Is there no USA law akin to the Children Act 1985 c41 s1?
    1 Welfare of the child.
    (1)When a court determines any question with respect to—
    (a)the upbringing of a child; or
    (b)the administration of a child’s property or the application of any income arising from it,the child’s welfare shall be the court’s paramount consideration.

    I don’t like criticising judges (laws are another matter) but this one should do some serious thinking. There is no way that his decision will be the final one as long as the money holds out..

    Incidentally, Yori Yanover’s comment is as egregious an example of doublethink as I have seen in a long time. When something is as wrong as this it is wrong. No amount of special pleading paraphrased as, “We have always done it because JHVH commands it and we are JHVH’s chosen people so it must be right for us.” will make it right.

  13. Vanity Unfair says:

    I see I have been overtaken by barriejohn and Brummie while checking sources. I am in agreement with you.

  14. R Pilotte says:

    What is the useless flap of skin on the end of the penis called?

    Judge Jeffrey Dana Gillen

  15. AgentCormac says:

    OT, but I thought this was a rather encouraging insight into the plight of the RCC on its home turf. In Bologna, which for centuries was the second biggest city of the papal state, weddings in churches have, apparently, dropped by a whopping 75% in just a single decade. Long may it continue!

    http://www.bbc.co.uk/news/world-europe-30125009

  16. Broga says:

    @AgentCormac: Most encouraging. No doubt the fault of gays and militant atheists. I see also that there is unrest about the tax privileges of the Vatican. Frankie needs to get on the PR trail again. Or perhaps they should just pray.

  17. AgentCormac says:

    @Broga

    Let’s hope they opt for the prayer route. Given it makes not a single ounce of difference.
    http://web.med.harvard.edu/sites/RELEASES/html/3_31STEP.html

  18. jay says:

    The thing that is REALLY freaky to me is the gag order. While court orders can be somewhat arbitrary, this one is beyond belief.

  19. Paul Cook says:

    The problem is the court has looked at a narrow point of law – the strict contractual terms agreed some time ago that the two parents agreed by contract ( but who the fu** does that? How sick is that?), would circumcise the boy (when he was a little older). It is that and only that, I presume, were the legal arguments. And as a result that the terms of contract can’t or shouldn’t be broken in this instance.
    This will have been the ‘evidence’ the judge and the appeals court would have made his decision, the terms of the contract. (All thought the appeals system might only have had arguments the judge erred in law, and he clearly didn’t). And he has sought to uphold what they agreed. He has no ability to go off on a tangent to other issues. But it ignores one very important balance that of public policy: the balance of ensuring when we contract we mean it and are held to contractual terms no matter how bad they may be, as when we contract in sound mind as equals the terms can’t be ‘undone’ or shouldn’t or ignored, and public policy demands this certainty, against the public policy of harming beyond repair a little boy for the sake of a Stone Age moronic myth that appears sacrosanct for illogical reasons against all rational thought science, medicine and knowledge. The paramount issue is not the wishes of the parents but the well being of the child. This is where they have all failed: to see the harm to and to protect this little boy, they have not balanced the ‘expert’ reports properly, (if they had any), because they ought by medicine and known science fall down on the side against circumcision, and not fail this little boy due to conditioning, religion from the Stone Age, or just for the religious sake of it, or the emotional “it’s what we do, my parents, my tribe, my religion”, it ought to be only for credible medical reasons, and never for religious and certainly not emotional reasons.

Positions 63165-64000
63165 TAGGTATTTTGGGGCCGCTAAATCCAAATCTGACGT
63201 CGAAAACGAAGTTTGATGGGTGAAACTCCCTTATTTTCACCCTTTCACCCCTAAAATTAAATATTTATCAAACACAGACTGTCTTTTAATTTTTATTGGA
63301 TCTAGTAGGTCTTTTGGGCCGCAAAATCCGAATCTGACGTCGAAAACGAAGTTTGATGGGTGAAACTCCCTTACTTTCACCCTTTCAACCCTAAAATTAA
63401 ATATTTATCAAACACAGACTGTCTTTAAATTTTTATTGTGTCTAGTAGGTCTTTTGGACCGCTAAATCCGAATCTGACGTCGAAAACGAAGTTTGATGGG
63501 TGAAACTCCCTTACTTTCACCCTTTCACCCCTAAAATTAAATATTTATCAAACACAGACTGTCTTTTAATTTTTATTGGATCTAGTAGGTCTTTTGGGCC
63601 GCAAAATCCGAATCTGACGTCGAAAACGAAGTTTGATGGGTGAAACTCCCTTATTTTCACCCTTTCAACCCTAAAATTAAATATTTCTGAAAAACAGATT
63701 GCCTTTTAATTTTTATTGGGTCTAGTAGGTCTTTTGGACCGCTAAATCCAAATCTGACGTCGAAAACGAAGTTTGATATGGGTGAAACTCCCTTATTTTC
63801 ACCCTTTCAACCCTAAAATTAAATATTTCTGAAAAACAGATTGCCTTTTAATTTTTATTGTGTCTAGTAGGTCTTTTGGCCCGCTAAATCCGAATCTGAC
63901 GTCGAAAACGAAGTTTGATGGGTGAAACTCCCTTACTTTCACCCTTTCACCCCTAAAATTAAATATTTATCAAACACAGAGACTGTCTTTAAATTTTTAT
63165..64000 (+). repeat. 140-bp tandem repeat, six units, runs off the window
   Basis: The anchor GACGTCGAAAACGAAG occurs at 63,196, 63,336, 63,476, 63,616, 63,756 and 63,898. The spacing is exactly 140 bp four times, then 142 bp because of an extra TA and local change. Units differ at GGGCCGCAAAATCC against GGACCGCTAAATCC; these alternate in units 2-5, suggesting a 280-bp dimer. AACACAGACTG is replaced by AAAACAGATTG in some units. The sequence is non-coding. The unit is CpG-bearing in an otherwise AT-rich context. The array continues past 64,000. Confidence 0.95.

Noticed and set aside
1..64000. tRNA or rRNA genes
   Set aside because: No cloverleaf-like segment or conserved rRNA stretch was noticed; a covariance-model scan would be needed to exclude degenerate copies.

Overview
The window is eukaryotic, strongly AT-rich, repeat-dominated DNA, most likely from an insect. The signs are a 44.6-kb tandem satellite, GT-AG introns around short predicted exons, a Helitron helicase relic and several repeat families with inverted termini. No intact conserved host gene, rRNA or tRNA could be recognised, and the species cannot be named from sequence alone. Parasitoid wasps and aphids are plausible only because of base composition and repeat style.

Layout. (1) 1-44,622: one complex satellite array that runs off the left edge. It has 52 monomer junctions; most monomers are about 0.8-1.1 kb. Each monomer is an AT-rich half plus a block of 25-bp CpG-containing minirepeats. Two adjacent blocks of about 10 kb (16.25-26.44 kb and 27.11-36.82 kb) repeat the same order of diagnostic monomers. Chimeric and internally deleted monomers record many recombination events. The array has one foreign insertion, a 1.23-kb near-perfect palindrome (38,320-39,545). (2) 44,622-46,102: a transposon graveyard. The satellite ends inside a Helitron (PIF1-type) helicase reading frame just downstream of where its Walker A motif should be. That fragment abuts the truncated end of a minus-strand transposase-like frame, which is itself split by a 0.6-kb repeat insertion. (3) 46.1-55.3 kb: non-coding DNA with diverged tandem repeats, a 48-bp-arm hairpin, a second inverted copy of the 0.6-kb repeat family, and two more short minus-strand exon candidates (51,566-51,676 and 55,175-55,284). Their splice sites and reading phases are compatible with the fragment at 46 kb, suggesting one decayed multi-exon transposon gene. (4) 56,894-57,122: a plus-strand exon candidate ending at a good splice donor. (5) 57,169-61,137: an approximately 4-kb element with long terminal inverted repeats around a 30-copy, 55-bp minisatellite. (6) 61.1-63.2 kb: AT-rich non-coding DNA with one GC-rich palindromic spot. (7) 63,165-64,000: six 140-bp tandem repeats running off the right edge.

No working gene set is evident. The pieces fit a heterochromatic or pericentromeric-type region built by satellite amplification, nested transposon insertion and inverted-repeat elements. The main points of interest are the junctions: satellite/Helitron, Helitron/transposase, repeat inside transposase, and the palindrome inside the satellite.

They failed to protect this little boy.

  20. Paul Cook says:

    One further thing not argued is that the Jews state they have a contract with god and that requires the sacrifice of circumcision.
    Really.
    No problem.
    Prove it.

  21. Newspaniard says:

    No judge should order this barbaric act. Is he Jew or Islamist? Donation sent, protesting against child abuse.

  22. Har Davids says:

    There’s a lot of behaviour in the Bible that is criminal in itself: killing uppity children and women, stoning the breakers of the Sabbath to name a few. Will people be allowed to practice these commands too, because they’re mentioned in some holy book?

    As for the requirment of circumcision, doesn’t their god know who’s a Jew and who isn’t? There are plenty of circumcised non-Jews, which might be confusing.

  23. This judge should be fired or somtehing. HE is clearly insane.